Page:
Lisa Corrin and Debra Kerr on Purvis Young as a witness to his world [Video]

The Block Museum presents “Looking Life Right Straight in the Face”: The Art of Purvis Young from September 23 – December 10, 2017. On October 19th, 2017 Lisa Corrin Ellen Philips Katz Director of the Block Museum was joined in conversation by Debra Kerr, Director of the Intuit Art Center, for a gallery talk about the exhibition and the life of this under-recognized American artist.

From the conversation:

“Exhibitions by Purvis in the past almost painted him as a saintly figure…There hasn’t been any serious looking the different subjects he decided to take on.   We realized we really didn’t think he was a visionary at all.  We saw him as a witness. He was watching these dramatic transformations that were taking place in his neighborhood.  As he developed as an artist he wanted to tell the story of the everyday people that surrounded him.”


Watch the Video


<p><a href=”https://vimeo.com/240489395″>Gallery Conversation: The Art of Purvis Young</a> from <a href=”https://vimeo.com/nublockmuseum”>Block Museum</a> on <a href=”https://vimeo.com”>Vimeo</a&gt;.</p>



About the Exhibition

Purvis Young (1943–2010) produced a sizable body of work that includes paintings, murals, books, and drawings. Across these media, he explored themes reflecting his responses to the tumultuous events and social changes that took place in Overtown, Florida, where he spent his entire life. He would return to these themes—the destruction of predominantly African American urban neighborhoods like Overtown caused by systemic racism and disenfranchisement, the transhistorical struggles of immigrants and people of color, and the hopes of these communities—throughout his career, using materials scavenged from the neighborhood: “What you find on the street is yours. You don’t have to pay man for it. It was there for you.”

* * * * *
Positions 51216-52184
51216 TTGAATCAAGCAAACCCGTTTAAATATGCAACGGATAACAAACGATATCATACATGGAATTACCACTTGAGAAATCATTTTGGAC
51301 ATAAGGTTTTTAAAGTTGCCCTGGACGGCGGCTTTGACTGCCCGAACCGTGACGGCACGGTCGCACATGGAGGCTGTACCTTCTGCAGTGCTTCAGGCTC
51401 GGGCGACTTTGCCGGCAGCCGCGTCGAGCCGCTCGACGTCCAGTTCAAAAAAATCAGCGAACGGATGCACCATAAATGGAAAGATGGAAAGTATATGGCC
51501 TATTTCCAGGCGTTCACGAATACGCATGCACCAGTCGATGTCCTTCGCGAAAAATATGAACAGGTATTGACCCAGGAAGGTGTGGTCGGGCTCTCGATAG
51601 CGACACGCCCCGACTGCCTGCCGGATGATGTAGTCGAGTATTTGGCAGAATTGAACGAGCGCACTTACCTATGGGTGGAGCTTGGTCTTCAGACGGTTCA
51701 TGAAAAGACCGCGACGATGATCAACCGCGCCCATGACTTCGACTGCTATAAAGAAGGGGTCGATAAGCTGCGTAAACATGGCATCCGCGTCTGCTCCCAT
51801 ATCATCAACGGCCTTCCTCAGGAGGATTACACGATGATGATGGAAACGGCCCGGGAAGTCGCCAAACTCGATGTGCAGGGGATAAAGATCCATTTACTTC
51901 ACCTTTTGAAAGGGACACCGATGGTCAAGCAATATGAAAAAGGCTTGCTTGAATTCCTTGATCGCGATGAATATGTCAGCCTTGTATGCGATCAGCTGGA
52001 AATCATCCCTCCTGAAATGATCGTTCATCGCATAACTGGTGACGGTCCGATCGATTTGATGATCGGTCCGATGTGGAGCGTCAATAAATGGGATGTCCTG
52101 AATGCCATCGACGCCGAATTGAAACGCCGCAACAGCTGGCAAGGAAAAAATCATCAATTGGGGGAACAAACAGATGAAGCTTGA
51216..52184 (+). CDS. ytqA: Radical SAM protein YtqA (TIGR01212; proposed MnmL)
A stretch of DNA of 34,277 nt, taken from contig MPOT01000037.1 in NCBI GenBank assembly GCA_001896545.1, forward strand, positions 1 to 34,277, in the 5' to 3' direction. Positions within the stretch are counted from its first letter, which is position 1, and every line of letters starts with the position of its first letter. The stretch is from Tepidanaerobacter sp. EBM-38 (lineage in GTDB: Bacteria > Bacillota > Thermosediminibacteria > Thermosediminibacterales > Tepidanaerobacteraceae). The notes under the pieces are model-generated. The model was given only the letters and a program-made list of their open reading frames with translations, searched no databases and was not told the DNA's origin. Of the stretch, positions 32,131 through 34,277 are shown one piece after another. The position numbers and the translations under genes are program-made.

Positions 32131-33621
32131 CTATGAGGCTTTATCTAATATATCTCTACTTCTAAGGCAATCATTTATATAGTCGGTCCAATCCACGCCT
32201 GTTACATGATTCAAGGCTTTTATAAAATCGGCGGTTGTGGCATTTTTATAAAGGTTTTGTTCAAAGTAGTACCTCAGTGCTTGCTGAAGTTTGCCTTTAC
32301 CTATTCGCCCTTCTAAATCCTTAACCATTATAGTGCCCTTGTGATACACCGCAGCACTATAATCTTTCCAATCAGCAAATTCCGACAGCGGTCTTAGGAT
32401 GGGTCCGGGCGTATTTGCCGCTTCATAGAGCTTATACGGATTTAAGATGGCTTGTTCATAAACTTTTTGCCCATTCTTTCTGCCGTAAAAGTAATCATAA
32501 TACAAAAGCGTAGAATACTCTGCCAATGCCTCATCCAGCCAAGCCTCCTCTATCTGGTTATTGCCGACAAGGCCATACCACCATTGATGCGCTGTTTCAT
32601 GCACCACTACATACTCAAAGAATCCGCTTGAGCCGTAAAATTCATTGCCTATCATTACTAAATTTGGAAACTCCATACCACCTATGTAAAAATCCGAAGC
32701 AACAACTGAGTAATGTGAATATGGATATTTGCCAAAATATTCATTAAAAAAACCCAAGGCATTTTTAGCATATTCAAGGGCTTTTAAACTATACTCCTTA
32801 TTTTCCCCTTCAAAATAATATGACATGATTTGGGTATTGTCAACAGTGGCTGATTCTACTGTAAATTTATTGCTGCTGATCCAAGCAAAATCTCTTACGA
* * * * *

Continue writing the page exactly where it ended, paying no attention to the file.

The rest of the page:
Indeed, Overtown was a wellspring of inspiration. Discarded wooden boards and old furniture became suggestive spaces for the recurring personal morphology of forms and symbols that Young created to represent his observations: pregnant women, horses, boats, trucks, eyeballs, angels, and groups of people. Some of Young’s works were based on live models or drawn from what he saw during his daily bike rides, and the local library was a beloved resource for his voracious appetite for knowledge. He also found kinship with “boat people” from Haiti and Cuba, protesters, and the famous artists he discovered while reading books and watching public television.

Young’s art has been described as depicting a vibrant yet disconnected internal world. This exhibition challenges that cliché by revealing how attentive Young was to everything happening around him, translating his reflections into an original artistic vision. For Young, a self-taught artist, these observations also mirrored those taking place beyond his neighborhood. Rather than portraying a fantastical, isolated world, Young’s work holds a mirror to both the worlds within and far beyond Overtown, and is a testament to his extraordinary capacity for, as he put it, “looking life right straight in its face.”

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